China’s strong ties with Ukraine — including its status as the country’s second-largest trading partner behind the EU in 2020 — have led some in Europe including Ukrainian Foreign Minister Dmytro Kuleba to urge Beijing to mediate. Moscow’s dependence on Beijing to offset sanctions appears to give Xi a bit of leverage: Putin opened talks with Zelenskiy shortly after the Chinese and Russian leaders spoke, though they went nowhere.

China as Mediator?

China hasn’t yet embraced a mediation role in the crisis, which carries both risk and rewards. “Beijing will not want to increase its exposure to the conflict, and its view of the U.S. and NATO as adversaries will prevent it from aligning positions with the West,” said Helena Legarda, lead analyst at the Berlin-based Mercator Institute for China Studies.

Successful negotiations, however, could improve views of China as a responsible global leader, while failure could further entangle it in the centuries-old security disputes of Europe.

Instead, Xi told Macron and Scholz that China supported “an equal-footed” security dialogue between the EU, Russia, the U.S. and NATO, a framework that emphasized Brussels’s autonomy from Washington. China has sought return to the Minsk agreements that helped ease the first flareup in fighting between Russia and Ukraine, a process that excluded the U.S.

“It’s not in the Chinese interest to have the EU and the United States get too close together, and the longer this war lasts, the closer the EU and the U.S. will move,” said Wolfgang Roehr, a former German diplomat in China and senior research fellow at the German Studies Centre at Tongji University in Shanghai. “I don’t think that’s in China’s interest, and the Europeans know that.”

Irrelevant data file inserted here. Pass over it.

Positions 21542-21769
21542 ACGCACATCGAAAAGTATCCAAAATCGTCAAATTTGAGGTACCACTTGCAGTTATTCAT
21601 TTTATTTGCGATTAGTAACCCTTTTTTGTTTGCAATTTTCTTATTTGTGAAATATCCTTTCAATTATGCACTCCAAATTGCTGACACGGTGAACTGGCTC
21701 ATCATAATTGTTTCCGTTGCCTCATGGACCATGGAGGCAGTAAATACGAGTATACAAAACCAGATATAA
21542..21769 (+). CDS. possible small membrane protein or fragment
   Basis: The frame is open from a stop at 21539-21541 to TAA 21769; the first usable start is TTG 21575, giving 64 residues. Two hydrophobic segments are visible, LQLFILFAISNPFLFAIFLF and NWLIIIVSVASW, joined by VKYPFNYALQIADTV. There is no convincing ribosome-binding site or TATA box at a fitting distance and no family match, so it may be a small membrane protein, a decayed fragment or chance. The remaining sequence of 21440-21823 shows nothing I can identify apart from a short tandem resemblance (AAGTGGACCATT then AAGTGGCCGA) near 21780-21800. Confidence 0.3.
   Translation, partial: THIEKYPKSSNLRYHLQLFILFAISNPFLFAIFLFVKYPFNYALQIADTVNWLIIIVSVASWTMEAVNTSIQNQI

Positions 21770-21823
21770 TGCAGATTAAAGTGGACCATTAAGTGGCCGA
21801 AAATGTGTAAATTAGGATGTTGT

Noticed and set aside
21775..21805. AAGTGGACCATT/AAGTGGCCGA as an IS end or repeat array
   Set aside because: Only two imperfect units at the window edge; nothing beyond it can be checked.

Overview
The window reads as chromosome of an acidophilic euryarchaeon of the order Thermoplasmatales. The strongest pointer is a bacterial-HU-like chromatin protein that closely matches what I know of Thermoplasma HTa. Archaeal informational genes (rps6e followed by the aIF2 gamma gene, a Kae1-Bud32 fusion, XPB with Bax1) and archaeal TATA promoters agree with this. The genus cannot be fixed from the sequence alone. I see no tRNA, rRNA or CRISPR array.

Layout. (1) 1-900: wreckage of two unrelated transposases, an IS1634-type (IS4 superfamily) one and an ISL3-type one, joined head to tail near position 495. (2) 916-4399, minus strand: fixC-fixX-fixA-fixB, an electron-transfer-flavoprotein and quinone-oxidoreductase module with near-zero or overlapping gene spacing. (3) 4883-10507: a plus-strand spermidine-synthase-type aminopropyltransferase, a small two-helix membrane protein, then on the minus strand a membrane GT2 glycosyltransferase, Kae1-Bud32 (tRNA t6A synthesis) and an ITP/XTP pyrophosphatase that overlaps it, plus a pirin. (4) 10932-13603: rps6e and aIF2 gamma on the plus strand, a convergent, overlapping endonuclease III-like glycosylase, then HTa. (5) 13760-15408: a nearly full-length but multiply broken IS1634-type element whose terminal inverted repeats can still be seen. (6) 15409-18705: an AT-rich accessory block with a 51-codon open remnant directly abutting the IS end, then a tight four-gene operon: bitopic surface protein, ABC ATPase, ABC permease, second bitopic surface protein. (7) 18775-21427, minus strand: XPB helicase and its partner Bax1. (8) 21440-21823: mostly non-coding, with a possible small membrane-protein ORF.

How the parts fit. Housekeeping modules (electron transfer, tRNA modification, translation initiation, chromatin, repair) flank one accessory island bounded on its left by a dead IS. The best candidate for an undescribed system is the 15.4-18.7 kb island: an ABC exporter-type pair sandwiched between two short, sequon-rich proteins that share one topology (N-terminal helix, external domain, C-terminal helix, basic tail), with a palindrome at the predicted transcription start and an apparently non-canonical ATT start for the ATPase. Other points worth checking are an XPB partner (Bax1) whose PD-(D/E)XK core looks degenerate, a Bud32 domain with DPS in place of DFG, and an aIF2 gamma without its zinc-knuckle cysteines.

Comments - share your knowledge and experience

Please note you must be a Maverick Insider to comment. Sign up here or sign in if you are already an Insider.

Everybody has an opinion but not everyone has the knowledge and the experience to contribute meaningfully to a discussion. That’s what we want from our members. Help us learn with your expertise and insights on articles that we publish. We encourage different, respectful viewpoints to further our understanding of the world. View our comments policy here.

No Comments, yet

Please peer review 3 community comments before your comment can be posted